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Should Canada Sell Freshwater?

Introduction:

Guiding Question: Should Canada sell its fresh water?

Initially, I had implemented this project into Science 8 as a new instructional strategy that
utilized skills from the humanities to inform decisions in science. In consultation with my
University Mentor, we talked about the further cross-curricular applications of this work. This
proposed activity can be utilized at the start of the Fresh and Saltwater Systems unit of Science
8. It will allow for cross-curricular learning between grade 8 Science, Social Studies, and
Language Arts.

Curricular Connections:

Science: Unit E: Fresh and Saltwater Systems

4. Analyze human impacts on aquatic systems; and identify the roles of science and technology
in addressing related questions, problems and issues

4.1: analyze human water uses, and identify the nature and scope of impacts resulting
from different uses

4.4: provide examples of problems that cannot be solved using scientific and
technological knowledge alone

Social Studies: Considering a Western Worldview

8.2.2 - demonstrate a willingness to consider differing beliefs, values and worldviews

Language Arts: Students will listen, speak, read, write, view and represent to
manage and information.
Potential Timeline:

Preparations Before starting this project, students will need an understanding of


distribution of global water supplies, fresh water limitations, and the
abundance of fresh water in Canada.
Day 1 & 2 Guided Research:

Create a bank of recent resources (newspaper articles, videos, editorials,


blog posts). Try to encompass a broad range of perspectives pertaining to
the guiding question. Give students time to significantly interact with this
information.

Day 3 Independent Research:

Students will extend their research to find more information that supports
their opinions.
Day 4 Argument Consolidation:

Students will formulate a written argument based on their research. They


will be expected to acknowledge both sides of the issue in their writing
process.
Day 5 Debate and Reflection:

Students will participate in a horseshoe debate with their peers. After


debating, students will adapt their written argument and provide an
adapted, finished copy. Any change in opinion should be represented here.
Day 6 Argument Consolidation 2:

Students will use this time to complete their final written argument.
Details:

The preparatory information can be delivered to students as an introduction to the unit.


One engaging way to break down water distribution around the world is through a quick demo.
All you will need is some water, food colouring (optional) and common laboratory glassware.
An overview of this demonstration is linked at the bottom of this document.

After introducing students to the guiding question, have them discuss their initial
perceptions. Encourage them to keep an open mind throughout the research process, so that
information will be awarded to opportunity to create an informed opinion. This introductory
research can be done in a jigsaw fashion. Split students into groups responsible for interpreting
one or two articles. Then have individuals from all the groups meet so that students are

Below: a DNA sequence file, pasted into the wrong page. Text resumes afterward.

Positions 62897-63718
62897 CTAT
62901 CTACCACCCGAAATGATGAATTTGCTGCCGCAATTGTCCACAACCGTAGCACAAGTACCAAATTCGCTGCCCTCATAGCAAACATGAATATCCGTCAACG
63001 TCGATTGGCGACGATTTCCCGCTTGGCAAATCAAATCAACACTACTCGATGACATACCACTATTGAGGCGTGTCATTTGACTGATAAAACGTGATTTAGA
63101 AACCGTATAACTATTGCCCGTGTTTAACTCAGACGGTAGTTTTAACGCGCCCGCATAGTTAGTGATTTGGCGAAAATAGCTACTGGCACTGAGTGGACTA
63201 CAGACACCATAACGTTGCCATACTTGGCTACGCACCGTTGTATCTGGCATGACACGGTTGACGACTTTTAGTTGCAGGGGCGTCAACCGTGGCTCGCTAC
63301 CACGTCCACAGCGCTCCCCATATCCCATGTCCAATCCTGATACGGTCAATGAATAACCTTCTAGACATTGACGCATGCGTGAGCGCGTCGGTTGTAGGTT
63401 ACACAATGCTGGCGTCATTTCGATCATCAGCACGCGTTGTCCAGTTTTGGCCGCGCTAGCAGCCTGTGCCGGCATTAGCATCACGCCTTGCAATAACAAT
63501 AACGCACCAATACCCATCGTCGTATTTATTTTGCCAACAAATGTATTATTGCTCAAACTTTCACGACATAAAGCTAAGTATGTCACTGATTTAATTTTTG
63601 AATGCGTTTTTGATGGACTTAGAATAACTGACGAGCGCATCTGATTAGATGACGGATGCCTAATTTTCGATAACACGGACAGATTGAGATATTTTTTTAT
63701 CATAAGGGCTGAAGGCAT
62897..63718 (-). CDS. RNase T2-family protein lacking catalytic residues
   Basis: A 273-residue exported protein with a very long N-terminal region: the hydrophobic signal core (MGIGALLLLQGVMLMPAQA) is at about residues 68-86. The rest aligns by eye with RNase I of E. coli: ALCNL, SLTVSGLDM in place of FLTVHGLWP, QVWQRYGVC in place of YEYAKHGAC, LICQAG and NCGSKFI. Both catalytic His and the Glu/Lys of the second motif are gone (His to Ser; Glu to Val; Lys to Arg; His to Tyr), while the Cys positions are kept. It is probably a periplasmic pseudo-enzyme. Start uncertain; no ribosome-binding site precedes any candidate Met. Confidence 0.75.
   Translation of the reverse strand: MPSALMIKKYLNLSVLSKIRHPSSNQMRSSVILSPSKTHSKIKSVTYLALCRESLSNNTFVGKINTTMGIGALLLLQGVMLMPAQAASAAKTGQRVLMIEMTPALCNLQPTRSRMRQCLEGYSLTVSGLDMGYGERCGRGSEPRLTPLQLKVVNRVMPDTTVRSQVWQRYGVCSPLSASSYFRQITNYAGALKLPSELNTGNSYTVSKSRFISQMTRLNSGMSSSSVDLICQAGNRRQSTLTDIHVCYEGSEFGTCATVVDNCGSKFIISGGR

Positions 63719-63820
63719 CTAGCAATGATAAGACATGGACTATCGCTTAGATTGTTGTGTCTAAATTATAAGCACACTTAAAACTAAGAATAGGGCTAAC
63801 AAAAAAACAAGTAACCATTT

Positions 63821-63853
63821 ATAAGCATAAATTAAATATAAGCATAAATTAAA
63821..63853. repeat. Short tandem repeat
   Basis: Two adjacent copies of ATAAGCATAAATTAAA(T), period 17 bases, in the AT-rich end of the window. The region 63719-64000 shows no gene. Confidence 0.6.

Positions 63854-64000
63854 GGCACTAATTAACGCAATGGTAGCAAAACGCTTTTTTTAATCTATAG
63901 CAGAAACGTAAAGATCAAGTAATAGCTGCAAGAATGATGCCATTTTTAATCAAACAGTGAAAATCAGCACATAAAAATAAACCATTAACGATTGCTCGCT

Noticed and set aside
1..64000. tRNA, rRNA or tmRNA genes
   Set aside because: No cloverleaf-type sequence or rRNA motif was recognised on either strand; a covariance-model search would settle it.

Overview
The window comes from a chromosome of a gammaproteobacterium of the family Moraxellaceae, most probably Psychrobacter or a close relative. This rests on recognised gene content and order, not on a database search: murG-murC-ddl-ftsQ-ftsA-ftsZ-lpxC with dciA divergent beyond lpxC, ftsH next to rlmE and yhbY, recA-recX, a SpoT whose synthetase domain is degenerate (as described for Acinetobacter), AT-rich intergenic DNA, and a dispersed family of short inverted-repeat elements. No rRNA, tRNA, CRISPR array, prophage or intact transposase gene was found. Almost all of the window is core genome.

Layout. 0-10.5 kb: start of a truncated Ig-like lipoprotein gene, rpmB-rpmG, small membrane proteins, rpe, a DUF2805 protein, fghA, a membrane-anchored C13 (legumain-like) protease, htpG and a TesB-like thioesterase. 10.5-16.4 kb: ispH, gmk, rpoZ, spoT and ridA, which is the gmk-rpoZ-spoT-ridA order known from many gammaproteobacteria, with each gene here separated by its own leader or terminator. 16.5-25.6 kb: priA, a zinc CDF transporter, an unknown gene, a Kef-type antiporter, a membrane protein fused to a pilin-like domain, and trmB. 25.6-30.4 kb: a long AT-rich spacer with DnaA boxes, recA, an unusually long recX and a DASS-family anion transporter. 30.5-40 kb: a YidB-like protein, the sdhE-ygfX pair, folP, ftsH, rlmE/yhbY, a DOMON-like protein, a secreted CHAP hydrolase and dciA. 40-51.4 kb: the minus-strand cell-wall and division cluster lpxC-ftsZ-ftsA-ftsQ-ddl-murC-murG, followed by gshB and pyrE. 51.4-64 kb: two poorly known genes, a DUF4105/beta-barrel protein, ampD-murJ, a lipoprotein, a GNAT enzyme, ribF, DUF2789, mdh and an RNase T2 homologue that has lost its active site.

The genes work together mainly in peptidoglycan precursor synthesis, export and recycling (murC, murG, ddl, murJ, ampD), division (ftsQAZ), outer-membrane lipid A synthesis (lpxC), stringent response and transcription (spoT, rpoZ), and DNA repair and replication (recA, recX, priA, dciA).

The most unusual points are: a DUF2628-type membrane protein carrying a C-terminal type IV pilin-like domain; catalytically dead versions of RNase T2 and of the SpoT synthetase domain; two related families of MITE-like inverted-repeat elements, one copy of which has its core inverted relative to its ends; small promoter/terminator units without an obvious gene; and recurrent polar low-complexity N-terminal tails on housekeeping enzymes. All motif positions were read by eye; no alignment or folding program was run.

exposed to all information but the amount of reading and the time necessary for such is
reduced.

At this stage, have students once again identify their stance on the issue. Having them
physically star a few points from their notes that resonate most with their opinion can help to
guide them in the next step. In the third research period, students should work independently
to find sources that supplement their argument. While doing so, they may find contradictory
information reminding them to keep an open mind for other opinions or information they
may come across is critical. After completing all research, students should begin to create a
written draft that encompasses their argument. This should include facts, research, and
counter-arguments as the student addresses varying perspectives or viewpoints.

After students have articulated their ideas on the key issue, they will finally engage in a
debate with their peers. This should be done in a horseshoe style. Emphasize that students may
move around as their position on the issue changes. Their peers may present information that
makes them consider new variables, and if that causes a change in opinion, that is okay. Along
with any debate, it will be important to emphasize rules of respect before beginning. After
debating, have students reflect on the opportunity. This can be done individually and written
down or facilitated as a class discussion. In the final day of this project, have students use their
experiences from debate day to adapt their written argument.

Supporting Documents/Resources:

Water Distribution Demonstration:


http://cmase.pbworks.com/w/file/fetch/65195601/Water%20Distribution%20Demonstration.pdf
Debate Preparation:
Should Canada sell its fresh water
to companies and other countries?

Your Task for Today:


- Get into your group.
- Each member has a number (1-5). Each of you will be responsible
for reading an article and summarizing the key points.
- Once everyone has finished, you will return to your original group
and TEACH your peers about what you have learnt. Record some
of the important information your group members present to you

Use the T-Chart below to record important information you find.


Yes we should because.. No we should not because..

Use the back of the page for more space to write.